The Oxford Handbook of Roman Sculpture

ISBN : 9780190887001

Elise A Friedland; Melanie Grunow Sobocinski; Elaine Gazda
728 ページ
173 x 173 mm
Oxford Handbooks

The study of Roman sculpture has been an essential part of the disciplines of Art History and Classics since the eighteenth century. Famous works like the Laocooen, the Arch of Titus, and the colossal portrait of Constantine are familiar to millions. Again and again, scholars have returned to sculpture to answer questions about Roman art, society, and history. Indeed, the field of Roman sculptural studies encompasses not only the full chronological range of the Roman world but also its expansive geography, and a variety of artistic media, formats, sizes, and functions. Exciting new theories, methods, and approaches have transformed the specialized literature on the subject in recent decades. Rather than creating another chronological catalogue of representative examples from various periods, genres, and settings, The Oxford Handbook of Roman Sculpture synthesizes current best practices for studying this central medium of Roman art, situating it within the larger fields of Art History, Classical Archaeology, and Roman Studies. This comprehensive volume fills the gap between introductory textbooks and highly focused professional literature. The Oxford Handbook of Roman Sculpture conveniently presents new technical, scientific, literary, and theoretical approaches to the study of Roman sculpture in one reference volume while simultaneously complementing textbooks and other publications that present well-known works in the corpus. The contributors to this volume address metropolitan and provincial material from the early republican period through late antiquity in an engaging and fresh style. Authoritative, innovative, and up-to-date, The Oxford Handbook of Roman Sculpture will remain an invaluable resource for years to come.


Elise A. Friedland and Melanie Grunow Sobocinski
I. Collecting, Conservation, and Display
1.1 Collecting in pre-modern Europe, Elizabeth Bartman
1.2 Conservation and restoration, Jerry Podany
1.3 Collecting in early America, Hima Mallampati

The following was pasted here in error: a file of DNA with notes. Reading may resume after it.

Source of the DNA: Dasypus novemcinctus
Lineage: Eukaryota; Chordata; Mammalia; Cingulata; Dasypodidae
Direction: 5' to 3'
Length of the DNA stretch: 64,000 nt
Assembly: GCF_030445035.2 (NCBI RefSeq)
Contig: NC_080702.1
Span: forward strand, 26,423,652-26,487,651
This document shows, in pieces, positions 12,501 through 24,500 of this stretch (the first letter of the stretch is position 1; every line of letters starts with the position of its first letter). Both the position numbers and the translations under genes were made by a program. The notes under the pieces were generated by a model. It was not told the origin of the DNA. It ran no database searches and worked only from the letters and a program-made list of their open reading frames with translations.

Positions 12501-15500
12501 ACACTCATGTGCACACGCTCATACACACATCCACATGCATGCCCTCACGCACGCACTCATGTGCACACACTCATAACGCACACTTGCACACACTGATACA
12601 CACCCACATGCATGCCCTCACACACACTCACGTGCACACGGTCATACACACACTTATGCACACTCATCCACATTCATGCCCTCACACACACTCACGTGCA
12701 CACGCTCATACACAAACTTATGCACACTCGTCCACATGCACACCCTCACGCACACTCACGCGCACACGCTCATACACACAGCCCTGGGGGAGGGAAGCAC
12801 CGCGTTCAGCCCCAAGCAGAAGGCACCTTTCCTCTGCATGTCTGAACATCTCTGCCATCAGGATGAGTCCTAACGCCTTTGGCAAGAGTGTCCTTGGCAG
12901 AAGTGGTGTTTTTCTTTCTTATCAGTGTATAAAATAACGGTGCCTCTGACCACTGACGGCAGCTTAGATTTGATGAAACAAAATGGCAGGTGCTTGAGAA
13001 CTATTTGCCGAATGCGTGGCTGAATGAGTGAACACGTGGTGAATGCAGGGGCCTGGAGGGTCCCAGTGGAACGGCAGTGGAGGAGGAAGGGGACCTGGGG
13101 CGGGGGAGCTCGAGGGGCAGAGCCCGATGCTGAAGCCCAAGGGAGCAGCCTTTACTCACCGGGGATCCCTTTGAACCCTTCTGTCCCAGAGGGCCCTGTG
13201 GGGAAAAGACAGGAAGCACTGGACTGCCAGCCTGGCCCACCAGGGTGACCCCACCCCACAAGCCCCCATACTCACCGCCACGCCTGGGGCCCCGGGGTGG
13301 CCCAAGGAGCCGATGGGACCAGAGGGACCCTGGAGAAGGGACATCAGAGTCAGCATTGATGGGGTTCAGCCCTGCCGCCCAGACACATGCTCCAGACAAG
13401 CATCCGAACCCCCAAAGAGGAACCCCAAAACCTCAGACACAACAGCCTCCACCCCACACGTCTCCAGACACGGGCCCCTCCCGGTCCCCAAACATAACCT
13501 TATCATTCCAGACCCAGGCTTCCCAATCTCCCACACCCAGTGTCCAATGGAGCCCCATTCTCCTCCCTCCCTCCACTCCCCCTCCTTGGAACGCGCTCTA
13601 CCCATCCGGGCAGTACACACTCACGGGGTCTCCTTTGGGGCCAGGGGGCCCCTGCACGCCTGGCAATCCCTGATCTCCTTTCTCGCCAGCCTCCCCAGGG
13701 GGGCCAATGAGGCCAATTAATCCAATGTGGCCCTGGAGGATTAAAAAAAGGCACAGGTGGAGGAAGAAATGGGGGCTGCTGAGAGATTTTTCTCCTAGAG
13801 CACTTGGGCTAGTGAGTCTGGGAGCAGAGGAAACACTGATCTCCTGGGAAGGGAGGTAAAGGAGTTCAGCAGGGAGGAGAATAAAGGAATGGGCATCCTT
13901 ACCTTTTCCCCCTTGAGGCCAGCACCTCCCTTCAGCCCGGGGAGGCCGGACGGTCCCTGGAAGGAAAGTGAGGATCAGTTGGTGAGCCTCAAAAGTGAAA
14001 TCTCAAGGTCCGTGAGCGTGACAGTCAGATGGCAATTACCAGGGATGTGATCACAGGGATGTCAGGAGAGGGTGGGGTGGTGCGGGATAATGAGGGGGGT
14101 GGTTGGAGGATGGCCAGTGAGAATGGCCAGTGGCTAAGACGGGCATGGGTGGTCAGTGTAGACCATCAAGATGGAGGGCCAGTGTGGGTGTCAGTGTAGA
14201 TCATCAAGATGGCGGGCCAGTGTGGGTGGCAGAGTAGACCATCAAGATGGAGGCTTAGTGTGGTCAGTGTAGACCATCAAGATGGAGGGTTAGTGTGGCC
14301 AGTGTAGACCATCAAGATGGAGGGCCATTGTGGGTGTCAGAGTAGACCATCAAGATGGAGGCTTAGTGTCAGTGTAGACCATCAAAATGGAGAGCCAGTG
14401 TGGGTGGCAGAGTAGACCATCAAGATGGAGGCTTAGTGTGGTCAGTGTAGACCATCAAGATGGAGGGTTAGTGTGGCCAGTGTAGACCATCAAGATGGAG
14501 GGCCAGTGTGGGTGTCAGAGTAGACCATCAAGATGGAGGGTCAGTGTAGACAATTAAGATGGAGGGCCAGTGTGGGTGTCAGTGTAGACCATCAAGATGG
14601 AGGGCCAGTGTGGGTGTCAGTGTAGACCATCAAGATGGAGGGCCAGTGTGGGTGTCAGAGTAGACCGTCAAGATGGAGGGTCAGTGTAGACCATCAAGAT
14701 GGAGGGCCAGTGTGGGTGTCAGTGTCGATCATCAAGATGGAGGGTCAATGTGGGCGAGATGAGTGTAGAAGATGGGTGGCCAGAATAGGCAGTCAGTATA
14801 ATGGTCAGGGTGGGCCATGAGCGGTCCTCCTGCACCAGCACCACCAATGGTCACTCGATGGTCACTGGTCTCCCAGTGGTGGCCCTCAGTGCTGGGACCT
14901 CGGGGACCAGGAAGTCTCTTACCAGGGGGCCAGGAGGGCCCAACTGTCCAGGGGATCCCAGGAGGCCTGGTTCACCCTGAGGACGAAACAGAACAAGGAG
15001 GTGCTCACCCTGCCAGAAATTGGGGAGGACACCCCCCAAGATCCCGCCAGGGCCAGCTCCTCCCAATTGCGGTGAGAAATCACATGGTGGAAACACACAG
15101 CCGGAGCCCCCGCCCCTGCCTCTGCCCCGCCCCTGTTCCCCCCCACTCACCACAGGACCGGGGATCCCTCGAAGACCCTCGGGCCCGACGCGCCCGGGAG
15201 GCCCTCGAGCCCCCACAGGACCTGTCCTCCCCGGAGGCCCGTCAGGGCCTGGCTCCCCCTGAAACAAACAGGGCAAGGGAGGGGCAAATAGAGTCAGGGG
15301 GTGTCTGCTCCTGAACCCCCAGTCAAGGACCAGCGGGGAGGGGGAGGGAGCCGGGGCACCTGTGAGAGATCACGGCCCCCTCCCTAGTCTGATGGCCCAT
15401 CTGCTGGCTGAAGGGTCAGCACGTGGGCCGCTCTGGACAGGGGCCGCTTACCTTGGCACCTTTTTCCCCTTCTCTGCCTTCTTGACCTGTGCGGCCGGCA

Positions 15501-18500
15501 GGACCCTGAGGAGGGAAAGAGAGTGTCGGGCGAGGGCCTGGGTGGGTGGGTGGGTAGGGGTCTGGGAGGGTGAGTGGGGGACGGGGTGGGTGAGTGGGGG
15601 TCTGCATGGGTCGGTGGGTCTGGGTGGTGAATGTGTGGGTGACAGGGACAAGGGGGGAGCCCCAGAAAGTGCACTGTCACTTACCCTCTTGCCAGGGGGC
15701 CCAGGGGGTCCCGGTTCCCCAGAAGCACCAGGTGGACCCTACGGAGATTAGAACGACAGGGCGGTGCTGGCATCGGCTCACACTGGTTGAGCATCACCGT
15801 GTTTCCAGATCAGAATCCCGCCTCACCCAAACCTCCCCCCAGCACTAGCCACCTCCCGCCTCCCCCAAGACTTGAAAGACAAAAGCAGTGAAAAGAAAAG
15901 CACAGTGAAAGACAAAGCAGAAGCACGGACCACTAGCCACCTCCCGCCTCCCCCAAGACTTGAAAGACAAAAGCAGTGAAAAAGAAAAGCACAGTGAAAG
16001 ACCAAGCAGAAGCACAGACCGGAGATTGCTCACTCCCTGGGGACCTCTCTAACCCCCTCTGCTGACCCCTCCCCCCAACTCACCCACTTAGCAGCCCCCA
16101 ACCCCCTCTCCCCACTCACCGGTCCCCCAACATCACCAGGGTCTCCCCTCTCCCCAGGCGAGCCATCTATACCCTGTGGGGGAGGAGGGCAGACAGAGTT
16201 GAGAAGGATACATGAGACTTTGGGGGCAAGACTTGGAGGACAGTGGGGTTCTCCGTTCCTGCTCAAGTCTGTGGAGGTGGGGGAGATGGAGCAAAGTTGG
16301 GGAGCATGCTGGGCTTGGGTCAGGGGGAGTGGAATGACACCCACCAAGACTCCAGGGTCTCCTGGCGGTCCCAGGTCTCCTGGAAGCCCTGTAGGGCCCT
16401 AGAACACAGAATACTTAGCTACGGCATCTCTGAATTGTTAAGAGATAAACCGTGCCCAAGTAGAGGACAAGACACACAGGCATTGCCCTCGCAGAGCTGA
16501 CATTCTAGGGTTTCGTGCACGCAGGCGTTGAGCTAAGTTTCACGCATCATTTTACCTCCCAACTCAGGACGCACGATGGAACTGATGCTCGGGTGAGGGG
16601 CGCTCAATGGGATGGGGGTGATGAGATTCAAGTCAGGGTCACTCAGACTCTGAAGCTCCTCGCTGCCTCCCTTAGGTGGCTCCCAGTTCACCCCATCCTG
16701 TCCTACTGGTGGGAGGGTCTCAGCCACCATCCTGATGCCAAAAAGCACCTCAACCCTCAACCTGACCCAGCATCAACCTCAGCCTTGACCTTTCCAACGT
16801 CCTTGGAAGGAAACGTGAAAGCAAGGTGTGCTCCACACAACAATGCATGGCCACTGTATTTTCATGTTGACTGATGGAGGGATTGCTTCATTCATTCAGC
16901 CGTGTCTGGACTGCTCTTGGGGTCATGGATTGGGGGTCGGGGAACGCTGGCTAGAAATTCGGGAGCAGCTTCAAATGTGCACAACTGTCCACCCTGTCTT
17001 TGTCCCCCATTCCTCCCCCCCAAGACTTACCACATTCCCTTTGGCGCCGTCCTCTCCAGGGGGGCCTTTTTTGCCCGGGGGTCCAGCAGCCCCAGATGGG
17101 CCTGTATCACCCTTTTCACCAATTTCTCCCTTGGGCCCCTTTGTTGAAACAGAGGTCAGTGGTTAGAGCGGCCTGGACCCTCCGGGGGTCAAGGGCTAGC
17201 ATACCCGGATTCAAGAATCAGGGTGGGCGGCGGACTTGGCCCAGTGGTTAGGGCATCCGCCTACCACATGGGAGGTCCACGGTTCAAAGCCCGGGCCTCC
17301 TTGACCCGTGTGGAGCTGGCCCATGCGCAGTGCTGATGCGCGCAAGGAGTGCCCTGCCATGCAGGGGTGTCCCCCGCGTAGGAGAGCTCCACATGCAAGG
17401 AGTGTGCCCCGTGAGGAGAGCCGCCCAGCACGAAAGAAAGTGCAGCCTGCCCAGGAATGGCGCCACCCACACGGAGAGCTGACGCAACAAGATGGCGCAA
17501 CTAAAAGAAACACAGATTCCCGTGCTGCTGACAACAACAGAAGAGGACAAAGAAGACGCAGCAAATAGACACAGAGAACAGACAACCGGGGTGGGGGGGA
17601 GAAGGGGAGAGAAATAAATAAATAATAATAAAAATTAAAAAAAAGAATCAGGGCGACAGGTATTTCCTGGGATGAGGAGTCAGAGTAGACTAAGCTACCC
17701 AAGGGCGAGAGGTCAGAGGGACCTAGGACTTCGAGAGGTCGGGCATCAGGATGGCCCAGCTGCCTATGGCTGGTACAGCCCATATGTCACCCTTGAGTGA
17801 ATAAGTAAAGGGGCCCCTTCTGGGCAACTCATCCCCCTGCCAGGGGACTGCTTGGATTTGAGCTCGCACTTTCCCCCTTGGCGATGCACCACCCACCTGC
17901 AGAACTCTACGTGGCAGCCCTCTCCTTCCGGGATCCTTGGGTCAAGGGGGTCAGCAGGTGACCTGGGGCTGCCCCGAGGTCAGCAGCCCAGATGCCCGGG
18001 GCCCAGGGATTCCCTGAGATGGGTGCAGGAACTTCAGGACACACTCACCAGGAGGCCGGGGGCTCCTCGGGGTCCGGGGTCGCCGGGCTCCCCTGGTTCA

1.4 Current trends in museum display, Jessica Powers
1.5 Three-dimensional scanning and modeling, Bernard Frischer
II. Production and Distribution
2.1 Marble quarries: ancient imperial administration and modern scientific analyses, Patrizio Pensabene and Eleonora Gasparini
2.2 Marble carving techniques, workshops, and artisans, Amanda Claridge,
2.3 Reuse and recarving: technical evidence, Eric Varner
2.4 Bronzes, Carol Mattusch
2.5 Terracottas, Adi Erlich
2.6 Polychromy, Mark Abbe
2.7 Transport and distribution, Benjamin Russell
III. Styles and Genres
3.1 Style: applications and limitations, Mark Fullerton
3.2 Etruscan connections, Nancy de Grummond
3.3 Idealplastik and the Relationship between Greek and Roman Sculpture, Anna Anguissola
3.4 Portraiture, Susan Wood
3.5 Monumental reliefs, Melanie Grunow Sobocinski and Elizabeth Wolfram Thill
3.6 Archaism and eclecticism, Lori-Ann Touchette
3.7 Egyptian-style monuments, Molly Swetnam-Burland
3.8 Late antique sculpture, Christian Witschel
IV. Spatial and Social Contexts
4.1 Architectural settings, Brenda Longfellow
4.2 Religious dedications, Matthew McCarty
4.3 Domestic displays, Elaine Gazda
4.4 Funerary monuments, Bjoern Ewald
4.5 Epigraphy and patronage, Steven L. Tuck
4.6 Imperial messages, Barbara Kellum
4.7 Non-elite patronage, Lauren Petersen
4.8 Gender, Eve D'Ambra and Francesca Tronchin
V. Regions and Provinces
5.1 Northern Gaul, Germany, and Britain, Kimberly Cassibry
5.2 Hispaniae and Narbonensis, Alicia Jimenez and Isabel Roda
5.3 North Africa, Francois Baratte and Nathalie de Chaisemartin
5.4 Greece, Mary Sturgeon
5.5 Asia Minor, Diana Ng
5.6 Egypt, Christina Riggs
5.7 Near East, Thomas M. Weber-Karyotakis
VI. Viewing and Reception
6.1 Aesthetics and Latin Literary Reception, Michael Squire
6.2 Reception theory, Jennifer Trimble
6.3 Ancient analogs of museums, Josephine Shaya
6.4 Images of statues in other media, Eric Moormann
6.5 Human interactions with statues, Ellen Perry
6.6 Iconoclasm, Troels Myrup Kristensen
Art Credits


Elise A. Friedland is Associate Professor of Classics and Art History at George Washington University. Melanie Grunow Sobocinski is an independent scholar. Elaine Gazda is Professor of Classical Art and Archaeology and Curator of Hellenistic and Roman Antiquities for the Kelsey Museum of Archaeology at the University of Michigan.